International Harvester Co. v. Kentucky - 234 U.S. 589 (1914)
U.S. Supreme Court
International Harvester Co. v. Kentucky, 234 U.S. 589 (1914)
International Harvester Co. v. Kentucky
Argued April 24, 1914
Decided June 22, 1914
234 U.S. 589
ERROR TO THE COURT OF APPEALS
OF THE STATE OF KENTUCKY
Where the state court has denied a motion to quash the service of process on a foreign corporation, and has also held that the statute on which the action is based is not unconstitutional, both the question of validity of the service and that of the constitutionality of the act are before this Court for review.
International Harvester Co. v. Kentucky, ante, p. 234 U. S. 579, followed to effect that the plaintiff in error was doing business in the state in which process was served.
International Harvester Co. v. Kentucky, ante, p. 234 U. S. 216, followed to the effect that the provision of the antitrust statute of Kentucky
under which this suit was brought is unconstitutional under the due process provision of the Fourteenth Amendment.
149 Ky. 41 reversed.
The facts, which involve the sufficiency of service of process upon a foreign corporation doing business in the Kentucky and also the constitutionality of the antitrust act of Kentucky, are stated in the opinion.
MR. JUSTICE DAY delivered the opinion of the Court.
A penal action was instituted by the defendant in error against the plaintiff in error in the Boyle Circuit Court of Kentucky under the antitrust laws of that state. Summons having been served upon an alleged agent of the plaintiff in error, it filed a motion to quash the return for the reason, as alleged, that the person upon whom service had been made was not the authorized agent of the plaintiff in error, and that it was not doing business in Kentucky. The facts in this case, which are identical with those set out in the previous case (International Harvester Co. v. Kentucky, just decided, ante, p. 234 U. S. 579), show that the plaintiff in error had, prior to the commencement of this action, revoked the authority of an agent designated by it in compliance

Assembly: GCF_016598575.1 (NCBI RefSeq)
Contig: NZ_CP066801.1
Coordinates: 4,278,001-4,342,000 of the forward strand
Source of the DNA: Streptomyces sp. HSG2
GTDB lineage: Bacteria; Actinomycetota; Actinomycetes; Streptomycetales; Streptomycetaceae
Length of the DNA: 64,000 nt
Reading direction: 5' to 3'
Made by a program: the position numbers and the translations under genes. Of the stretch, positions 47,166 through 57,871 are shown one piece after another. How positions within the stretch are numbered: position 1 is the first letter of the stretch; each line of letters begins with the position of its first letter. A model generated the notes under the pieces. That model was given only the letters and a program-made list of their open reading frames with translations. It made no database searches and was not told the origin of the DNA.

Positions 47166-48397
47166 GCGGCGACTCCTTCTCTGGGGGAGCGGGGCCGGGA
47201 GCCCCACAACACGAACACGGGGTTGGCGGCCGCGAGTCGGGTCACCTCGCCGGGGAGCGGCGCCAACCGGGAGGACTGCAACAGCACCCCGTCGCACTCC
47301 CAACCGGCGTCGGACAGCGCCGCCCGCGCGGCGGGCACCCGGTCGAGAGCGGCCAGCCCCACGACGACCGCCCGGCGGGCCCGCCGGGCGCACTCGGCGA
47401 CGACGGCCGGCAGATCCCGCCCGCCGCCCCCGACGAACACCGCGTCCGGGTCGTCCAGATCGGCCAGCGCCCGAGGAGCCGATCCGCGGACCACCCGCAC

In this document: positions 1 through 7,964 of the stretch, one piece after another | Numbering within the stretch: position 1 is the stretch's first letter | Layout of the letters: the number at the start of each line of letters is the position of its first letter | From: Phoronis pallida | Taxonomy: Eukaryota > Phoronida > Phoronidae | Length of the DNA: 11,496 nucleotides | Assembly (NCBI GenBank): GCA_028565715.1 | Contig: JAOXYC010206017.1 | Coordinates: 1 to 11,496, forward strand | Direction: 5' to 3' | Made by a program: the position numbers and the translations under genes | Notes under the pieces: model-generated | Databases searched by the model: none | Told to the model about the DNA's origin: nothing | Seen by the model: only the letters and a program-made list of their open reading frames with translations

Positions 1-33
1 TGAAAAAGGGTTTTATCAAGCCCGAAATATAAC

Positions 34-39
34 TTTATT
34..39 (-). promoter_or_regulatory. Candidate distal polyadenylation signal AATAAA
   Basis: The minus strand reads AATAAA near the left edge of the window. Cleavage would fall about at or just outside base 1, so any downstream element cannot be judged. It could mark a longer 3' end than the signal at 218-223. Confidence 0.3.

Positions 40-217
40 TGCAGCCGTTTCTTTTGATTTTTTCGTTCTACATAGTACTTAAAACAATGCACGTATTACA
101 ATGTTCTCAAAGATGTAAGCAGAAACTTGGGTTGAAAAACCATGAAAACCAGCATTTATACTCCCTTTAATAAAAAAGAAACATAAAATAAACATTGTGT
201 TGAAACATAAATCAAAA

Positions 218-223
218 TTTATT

with the laws of Kentucky, and had removed its office from the state, but that it had continued through its agents, the party served in this case being one of them, to solicit orders to be accepted outside of the state for the sale of machines which were to be delivered in Kentucky, and that its agents were authorized to receive money, checks, and drafts in payment therefor, or take the notes of purchasers, payable at any bank in Kentucky.
There are two questions in this case. The Court of Appeals, deciding that this case was governed by the previous case from Breckenridge County (147 Ky. 655), held that the service was good and that the antitrust act was not unconstitutional and violative of the Fourteenth Amendment to the United States Constitution. 149 Ky. 41. Since the federal question involving the validity of the antitrust act was considered and decided adversely in the Court of Appeals, it, as well as the question of due service, is properly before us. Miedreich v. Lauenstein, 232 U. S. 236, 232 U. S. 243, and cases there cited.
As we have just dealt with the sufficiency of service in the previous case, involving the same question, it may be disposed of here by merely referring to that decision. And as the constitutional validity of the antitrust act was specifically determined in cases Nos. 276, 291, and 292, entitled International Harvester Co. v. Kentucky, decided June 8, 1914, ante, p. 234 U. S. 216, that question is also concluded.
We therefore reach the conclusion that the plaintiff in error was doing business in Kentucky and that the service was sufficient, but that the law under which the action was brought is unconstitutional, and that the judgment of the Court of Appeals must be reversed, and accordingly remand the case to that court for further proceedings not inconsistent with this opinion.